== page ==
Maunakea, Hawaii – Fast radio bursts (FRBs) are among the most enigmatic and powerful events in the cosmos. Around 80 of these events—intensely bright millisecond-long bursts of radio waves coming from beyond our galaxy—have been witnessed so far but their causes remain unknown.
In a rare feat, researchers at Caltech’s Owens Valley Radio Observatory (OVRO) have now caught a new burst, called FRB 190523, and, together with the W. M. Keck Observatory in Hawaii, have pinpointed its origins to a galaxy 7.9 billion light-years away. Identifying the galaxies from which these radio bursts erupt is a critical step toward solving the mystery of what triggers them.
Finding the host galaxies of FRBs is not easy. Before this new discovery, only one other burst, called FRB 121102, had been localized to a host galaxy. FRB 121102 was reported in 2014 and then later, in 2017, was pinpointed to a galaxy lying 3 billion light-years away. Recently, a second localized FRB was announced on June 27, 2019. Called FRB 180924, this burst was discovered by a team using the Australian Square Kilometer Array Pathfinder and traced to a galaxy about 4 billion light-years away.
FRB 121102 was easiest to find because it continues to burst every few weeks. Most FRBs, however—including the Australian and OVRO finds—just go off once, making the job of finding their host galaxies harder.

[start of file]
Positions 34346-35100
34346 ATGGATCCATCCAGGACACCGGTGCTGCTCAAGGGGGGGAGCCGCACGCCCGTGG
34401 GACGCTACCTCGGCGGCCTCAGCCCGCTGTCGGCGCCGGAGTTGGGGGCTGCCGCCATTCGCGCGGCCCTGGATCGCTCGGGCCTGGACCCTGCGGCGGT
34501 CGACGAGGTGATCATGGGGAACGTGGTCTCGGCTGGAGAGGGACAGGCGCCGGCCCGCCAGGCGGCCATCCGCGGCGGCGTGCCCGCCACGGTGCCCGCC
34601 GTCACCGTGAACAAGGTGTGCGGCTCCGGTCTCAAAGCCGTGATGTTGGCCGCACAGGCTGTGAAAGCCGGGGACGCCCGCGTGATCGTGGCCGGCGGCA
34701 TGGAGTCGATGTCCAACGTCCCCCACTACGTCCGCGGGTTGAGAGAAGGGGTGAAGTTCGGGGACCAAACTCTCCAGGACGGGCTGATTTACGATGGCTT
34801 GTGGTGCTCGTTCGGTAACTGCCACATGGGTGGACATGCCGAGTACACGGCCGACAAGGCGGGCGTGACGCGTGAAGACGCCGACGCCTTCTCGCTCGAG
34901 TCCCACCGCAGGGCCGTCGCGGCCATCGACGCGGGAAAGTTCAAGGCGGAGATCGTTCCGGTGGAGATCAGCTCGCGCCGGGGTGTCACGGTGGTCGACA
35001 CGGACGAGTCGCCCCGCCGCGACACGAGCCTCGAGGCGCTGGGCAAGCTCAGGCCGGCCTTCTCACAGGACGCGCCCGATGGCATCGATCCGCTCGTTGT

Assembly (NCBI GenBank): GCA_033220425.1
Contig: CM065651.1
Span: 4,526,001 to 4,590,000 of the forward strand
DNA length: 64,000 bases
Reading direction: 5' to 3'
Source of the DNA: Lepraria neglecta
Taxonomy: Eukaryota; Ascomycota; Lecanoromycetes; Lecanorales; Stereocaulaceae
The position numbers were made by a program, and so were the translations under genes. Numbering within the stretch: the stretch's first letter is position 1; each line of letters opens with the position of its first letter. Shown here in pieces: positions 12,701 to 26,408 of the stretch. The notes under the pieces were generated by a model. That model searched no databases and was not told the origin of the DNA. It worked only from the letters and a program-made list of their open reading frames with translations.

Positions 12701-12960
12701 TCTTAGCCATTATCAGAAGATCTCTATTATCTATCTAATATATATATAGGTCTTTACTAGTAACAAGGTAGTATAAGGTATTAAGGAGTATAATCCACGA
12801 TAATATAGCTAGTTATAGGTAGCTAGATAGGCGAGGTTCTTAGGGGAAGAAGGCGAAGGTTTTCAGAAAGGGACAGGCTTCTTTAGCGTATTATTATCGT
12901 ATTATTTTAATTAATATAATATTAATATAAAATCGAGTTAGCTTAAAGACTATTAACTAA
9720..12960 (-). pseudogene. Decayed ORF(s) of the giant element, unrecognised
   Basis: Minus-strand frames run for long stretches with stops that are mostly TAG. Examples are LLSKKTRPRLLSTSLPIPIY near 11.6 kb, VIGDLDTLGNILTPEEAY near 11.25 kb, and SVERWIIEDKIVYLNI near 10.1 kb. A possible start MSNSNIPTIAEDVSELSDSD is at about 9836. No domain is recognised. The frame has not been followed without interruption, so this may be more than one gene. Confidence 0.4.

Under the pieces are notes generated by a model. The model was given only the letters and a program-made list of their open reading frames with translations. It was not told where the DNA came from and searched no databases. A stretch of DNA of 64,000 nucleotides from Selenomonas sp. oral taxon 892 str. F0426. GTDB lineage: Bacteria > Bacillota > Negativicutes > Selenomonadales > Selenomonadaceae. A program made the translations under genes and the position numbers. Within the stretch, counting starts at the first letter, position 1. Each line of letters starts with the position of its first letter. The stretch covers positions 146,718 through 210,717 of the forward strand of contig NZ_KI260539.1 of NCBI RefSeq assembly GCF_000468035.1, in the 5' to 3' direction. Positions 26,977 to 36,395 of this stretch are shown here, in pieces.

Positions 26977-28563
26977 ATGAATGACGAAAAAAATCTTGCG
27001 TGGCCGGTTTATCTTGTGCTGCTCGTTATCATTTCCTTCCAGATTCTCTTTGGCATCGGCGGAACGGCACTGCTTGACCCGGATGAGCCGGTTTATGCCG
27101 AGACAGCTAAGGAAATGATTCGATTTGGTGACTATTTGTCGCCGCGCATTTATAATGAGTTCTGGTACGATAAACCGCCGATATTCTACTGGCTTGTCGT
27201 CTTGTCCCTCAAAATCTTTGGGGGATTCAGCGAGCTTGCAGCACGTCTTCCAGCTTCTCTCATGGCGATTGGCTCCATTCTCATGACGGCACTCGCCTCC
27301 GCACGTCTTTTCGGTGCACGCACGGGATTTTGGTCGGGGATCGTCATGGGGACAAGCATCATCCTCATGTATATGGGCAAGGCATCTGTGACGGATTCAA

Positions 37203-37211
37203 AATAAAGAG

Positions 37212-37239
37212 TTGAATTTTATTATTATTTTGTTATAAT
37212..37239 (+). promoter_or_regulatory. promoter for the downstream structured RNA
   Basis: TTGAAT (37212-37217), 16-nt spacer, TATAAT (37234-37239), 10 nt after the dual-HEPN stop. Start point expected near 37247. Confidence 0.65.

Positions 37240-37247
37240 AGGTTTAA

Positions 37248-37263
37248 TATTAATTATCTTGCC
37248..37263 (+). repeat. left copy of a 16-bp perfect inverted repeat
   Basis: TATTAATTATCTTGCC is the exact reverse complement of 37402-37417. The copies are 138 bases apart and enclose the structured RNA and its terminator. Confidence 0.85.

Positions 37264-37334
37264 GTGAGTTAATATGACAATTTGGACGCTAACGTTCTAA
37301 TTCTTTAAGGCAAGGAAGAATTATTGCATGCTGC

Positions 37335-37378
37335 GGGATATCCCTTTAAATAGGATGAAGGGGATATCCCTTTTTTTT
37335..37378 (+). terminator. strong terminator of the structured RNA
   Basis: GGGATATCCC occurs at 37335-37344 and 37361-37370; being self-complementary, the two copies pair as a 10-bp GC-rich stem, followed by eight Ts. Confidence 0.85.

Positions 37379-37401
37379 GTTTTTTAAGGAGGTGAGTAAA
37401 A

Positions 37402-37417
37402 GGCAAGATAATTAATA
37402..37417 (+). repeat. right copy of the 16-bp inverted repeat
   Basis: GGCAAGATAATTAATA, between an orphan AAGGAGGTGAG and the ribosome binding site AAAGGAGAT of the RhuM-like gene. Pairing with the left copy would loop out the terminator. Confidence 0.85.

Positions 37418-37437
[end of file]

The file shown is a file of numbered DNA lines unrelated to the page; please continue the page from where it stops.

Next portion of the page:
“Finding the locations of the one-off FRBs is challenging because it requires a radio telescope that can both discover these extremely short events and locate them with the resolving power of a mile-wide radio dish,” says Vikram Ravi, a new assistant professor of astronomy at Caltech who works with the radio telescopes at OVRO, which is situated east of the Sierra Nevada mountains in California.
The team then conducted follow-up observations using Keck Observatory’s Low Resolution Imaging Spectrometer (LRIS) to determine the properties of FRB 190523’s host galaxy.
The LRIS data revealed that the host galaxy for FRB 190523 is similar to our Milky Way. This is a surprise because the previously located FRB 121102 originates from a dwarf galaxy that is forming stars more than a hundred times faster than the Milky Way.
“This finding tells us that every galaxy, even a run-of-the-mill galaxy like our Milky Way, can generate an FRB,” says Ravi.
The discovery also suggests that a leading theory for what causes FRBs—the eruption of plasma from young, highly magnetic neutron stars, or magnetars—may need to be rethought.
“The theory that FRBs come from magnetars was developed in part because the earlier FRB 121102 came from an active star-forming environment, where young magnetars can be formed in the supernovae of massive stars,” says Ravi. “But the host galaxy of FRB 190523 is more mellow in comparison. “
Ultimately, to solve the mystery of FRBs, astronomers hope to uncover more examples of their host galaxies.
“With the full Deep Synoptic Array, we are going to find and localize FRBs every few days,” says Gregg Hallinan, the director of OVRO and a professor of astronomy at Caltech. “This is an exciting time for FRB discoveries.”
“We’re very excited about the new capabilities to find these enigmatic bursts and we look forward to continuing to provide the critical follow-up data that tell us how distant these objects are and what environments they live in,” says John O’Meara, chief scientist at Keck Observatory.